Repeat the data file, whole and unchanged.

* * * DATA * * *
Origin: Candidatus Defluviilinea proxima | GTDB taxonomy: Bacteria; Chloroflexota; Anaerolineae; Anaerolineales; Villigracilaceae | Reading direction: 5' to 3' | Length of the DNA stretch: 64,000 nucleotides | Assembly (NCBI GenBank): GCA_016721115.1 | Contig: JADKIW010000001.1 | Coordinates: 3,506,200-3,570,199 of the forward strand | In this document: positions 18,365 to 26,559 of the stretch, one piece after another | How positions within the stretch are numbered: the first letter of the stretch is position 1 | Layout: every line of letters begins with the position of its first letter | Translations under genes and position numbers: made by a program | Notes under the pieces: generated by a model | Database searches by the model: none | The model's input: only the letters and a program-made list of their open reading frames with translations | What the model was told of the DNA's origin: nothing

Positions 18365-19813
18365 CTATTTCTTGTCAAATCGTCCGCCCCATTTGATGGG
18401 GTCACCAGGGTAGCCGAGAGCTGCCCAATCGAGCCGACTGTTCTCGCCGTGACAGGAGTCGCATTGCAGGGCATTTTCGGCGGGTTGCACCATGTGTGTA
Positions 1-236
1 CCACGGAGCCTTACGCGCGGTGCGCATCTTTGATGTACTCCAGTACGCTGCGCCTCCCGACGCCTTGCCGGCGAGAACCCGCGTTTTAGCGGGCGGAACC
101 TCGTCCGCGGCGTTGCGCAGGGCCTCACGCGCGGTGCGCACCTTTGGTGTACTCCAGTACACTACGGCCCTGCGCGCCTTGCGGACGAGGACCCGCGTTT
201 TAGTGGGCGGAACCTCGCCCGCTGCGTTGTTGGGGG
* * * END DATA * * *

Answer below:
Origin: Candidatus Defluviilinea proxima | GTDB taxonomy: Bacteria; Chloroflexota; Anaerolineae; Anaerolineales; Villigracilaceae | Reading direction: 5' to 3' | Length of the DNA stretch: 64,000 nucleotides | Assembly (NCBI GenBank): GCA_016721115.1 | Contig: JADKIW010000001.1 | Coordinates: 3,506,200-3,570,199 of the forward strand | In this document: positions 18,365 to 26,559 of the stretch, one piece after another | How positions within the stretch are numbered: the first letter of the stretch is position 1 | Layout: every line of letters begins with the position of its first letter | Translations under genes and position numbers: made by a program | Notes under the pieces: generated by a model | Database searches by the model: none | The model's input: only the letters and a program-made list of their open reading frames with translations | What the model was told of the DNA's origin: nothing

Positions 18365-19813
18365 CTATTTCTTGTCAAATCGTCCGCCCCATTTGATGGG
18401 GTCACCAGGGTAGCCGAGAGCTGCCCAATCGAGCCGACTGTTCTCGCCGTGACAGGAGTCGCATTGCAGGGCATTTTCGGCGGGTTGCACCATGTGTGTA
Positions 1-236
1 CCACGGAGCCTTACGCGCGGTGCGCATCTTTGATGTACTCCAGTACGCTGCGCCTCCCGACGCCTTGCCGGCGAGAACCCGCGTTTTAGCGGGCGGAACC
101 TCGTCCGCGGCGTTGCGCAGGGCCTCACGCGCGGTGCGCACCTTTGGTGTACTCCAGTACACTACGGCCCTGCGCGCCTTGCGGACGAGGACCCGCGTTT
201 TAGTGGGCGGAACCTCGCCCGCTGCGTTGTTGGGGG